On a recent family vacation, we saw an abundance of osprey as we traveled beside the Salt River in Wyoming. They were actively building nests and flourishing in their current environment. I always enjoy seeing raptors in the wild because I remember a time when they were diminishing in alarming numbers.
When the US entered World War II and sent troops into the Pacific Rim, we used a powerful non-discriminating chemical called DDT to kill the malaria causing mosquitoes afflicting our soldiers. It proved to be immensely effective so they brought it home and introduced it in 1945 for wide agricultural use to help control insects that were damaging crops.
We didn’t understand it then (although we certainly should have) that poisoning the lowest animals in the food chain will impact all those who depend on them for food. We found out that DDT builds up in the animal’s system so the more we sprayed, and the more those life forms moved through the food chain and ended up in the fish and other small animals that the raptors were eating, the levels of DDT increased. High levels of DDT made it difficult for the birds to absorb calcium which in turn made egg shells much thinner leading to broken eggs before they could hatch. The numbers of osprey, eagle, peregrine falcon and other raptors dropped rapidly.
This alarming plight was brought to the attention of marine biologist and conservationist, Rachel Carson, who dedicated years and impeccable research to bring about her book, Silent Spring. It was published in 1962 and inspired a movement which led to the creation of the Environmental Protection Agency. After a long and hard fought battle between those seeking to protect the environment and the powerful chemical companies, DDT was banned 10 years later in 1972.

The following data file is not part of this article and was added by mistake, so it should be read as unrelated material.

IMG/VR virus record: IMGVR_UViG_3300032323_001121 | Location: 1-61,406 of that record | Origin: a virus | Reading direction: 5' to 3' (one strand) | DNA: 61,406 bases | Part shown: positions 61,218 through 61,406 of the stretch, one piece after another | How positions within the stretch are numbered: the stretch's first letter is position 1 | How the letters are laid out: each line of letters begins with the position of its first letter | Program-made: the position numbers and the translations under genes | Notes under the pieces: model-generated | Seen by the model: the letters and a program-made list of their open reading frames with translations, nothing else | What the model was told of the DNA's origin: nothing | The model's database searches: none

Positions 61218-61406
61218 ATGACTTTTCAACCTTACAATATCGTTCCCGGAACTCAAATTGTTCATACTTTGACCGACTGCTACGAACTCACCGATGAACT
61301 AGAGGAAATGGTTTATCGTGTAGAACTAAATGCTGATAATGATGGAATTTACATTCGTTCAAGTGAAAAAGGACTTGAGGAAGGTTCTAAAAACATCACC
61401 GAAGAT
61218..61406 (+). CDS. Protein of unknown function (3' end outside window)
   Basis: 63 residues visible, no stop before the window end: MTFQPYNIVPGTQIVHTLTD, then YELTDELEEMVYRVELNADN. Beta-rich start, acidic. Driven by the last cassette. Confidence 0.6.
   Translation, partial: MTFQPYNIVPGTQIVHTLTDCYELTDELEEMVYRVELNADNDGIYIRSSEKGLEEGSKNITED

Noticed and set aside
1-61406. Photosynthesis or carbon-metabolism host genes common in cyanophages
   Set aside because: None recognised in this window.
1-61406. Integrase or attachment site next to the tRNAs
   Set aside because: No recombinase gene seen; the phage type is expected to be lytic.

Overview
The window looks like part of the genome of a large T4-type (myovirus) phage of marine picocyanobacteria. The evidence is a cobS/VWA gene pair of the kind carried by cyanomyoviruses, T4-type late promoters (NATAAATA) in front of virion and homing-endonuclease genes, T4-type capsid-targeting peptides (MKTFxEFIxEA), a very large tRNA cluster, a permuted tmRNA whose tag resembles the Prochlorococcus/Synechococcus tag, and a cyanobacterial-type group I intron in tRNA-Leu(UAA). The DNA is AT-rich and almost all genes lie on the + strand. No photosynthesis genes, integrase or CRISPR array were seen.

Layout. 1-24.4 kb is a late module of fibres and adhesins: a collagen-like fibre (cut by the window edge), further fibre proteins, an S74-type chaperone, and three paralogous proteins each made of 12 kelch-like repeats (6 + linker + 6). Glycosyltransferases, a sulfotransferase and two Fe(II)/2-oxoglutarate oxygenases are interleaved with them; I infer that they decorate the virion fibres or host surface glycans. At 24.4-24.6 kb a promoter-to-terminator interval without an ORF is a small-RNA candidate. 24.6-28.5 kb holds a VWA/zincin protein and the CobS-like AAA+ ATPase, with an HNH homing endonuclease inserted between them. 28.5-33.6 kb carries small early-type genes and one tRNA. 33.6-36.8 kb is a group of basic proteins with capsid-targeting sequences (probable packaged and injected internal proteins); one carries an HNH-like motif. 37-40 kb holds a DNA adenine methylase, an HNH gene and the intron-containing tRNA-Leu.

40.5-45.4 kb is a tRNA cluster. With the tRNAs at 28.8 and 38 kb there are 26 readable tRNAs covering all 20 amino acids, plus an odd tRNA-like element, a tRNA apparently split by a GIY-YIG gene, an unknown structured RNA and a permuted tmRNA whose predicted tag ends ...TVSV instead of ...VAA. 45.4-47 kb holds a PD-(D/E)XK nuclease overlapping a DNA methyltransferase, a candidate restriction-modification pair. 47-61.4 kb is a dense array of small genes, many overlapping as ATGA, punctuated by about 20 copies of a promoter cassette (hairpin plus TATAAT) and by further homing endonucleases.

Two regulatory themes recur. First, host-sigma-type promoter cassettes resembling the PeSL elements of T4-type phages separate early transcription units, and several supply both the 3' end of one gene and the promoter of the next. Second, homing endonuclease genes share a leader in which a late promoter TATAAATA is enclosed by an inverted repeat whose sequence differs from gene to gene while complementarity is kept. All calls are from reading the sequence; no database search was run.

It took a while, as rebuilding often does, but by 1997, 25 years after the ban, these magnificent birds increased in population ten fold and have been removed from the Threatened and Endangered list.
The changing of one thing in our environment had a drastic impact on several species of birds. First, the introduction of a harmful substance brought about negative results. Stopping that substance didn’t completely undo the damage, but it certainly began the reclaiming of the population. In both cases, one thing was done differently that had a cascading effect: one thing that changed the course of life.
I’m not going to spend time telling you all the negative things we need to stay away from that would adversely affect our lives. You already know all about them. Instead, I want to focus on the things that we can do to change our life for the better, because I believe it is an innate human yearning to be happy and be our best self and to figure out how to make that happen.
With all the distractions and demands on our time, plus the myriad of voices in the world proclaiming just how one should act and look and behave, we erroneously sometimes think that we have to do major overhauls on a number of things …and thinking about the required effort needed for those changes makes us quit before we start. We get overwhelmed and don’t know where to begin.You can effect change by doing one thing different. Click To Tweet
The course of an entire species was changed by doing just one thing. Think about one thing you could change. Just one. Maybe you want to be better in a specific relationship. Perhaps you want to master a new skill. Lose weight. Get stronger. Be kinder. That goal you’ve wanted to reach IS attainable. You CAN do it!
Pick one thing to change.
It’s so much easier to identify and focus on one thing than it is a list. We’ve all heard of eating the elephant one bite at a time, but many of us rarely put that into practice. We get impatient with ourselves and want results….now!…so we try to do it all at once. There are not many people who can sustain that level of energy and stress over time enough to effect lasting change.
There truly is power in changing even just one thing. I have a quote by Richard G. Scott hanging in my office that reminds me that we can’t keep doing the same thing and expect different results:To reach a goal you have never before attained, you must do things you have never before done. Click To Tweet
So change one thing and give it time, and watch the results unfold.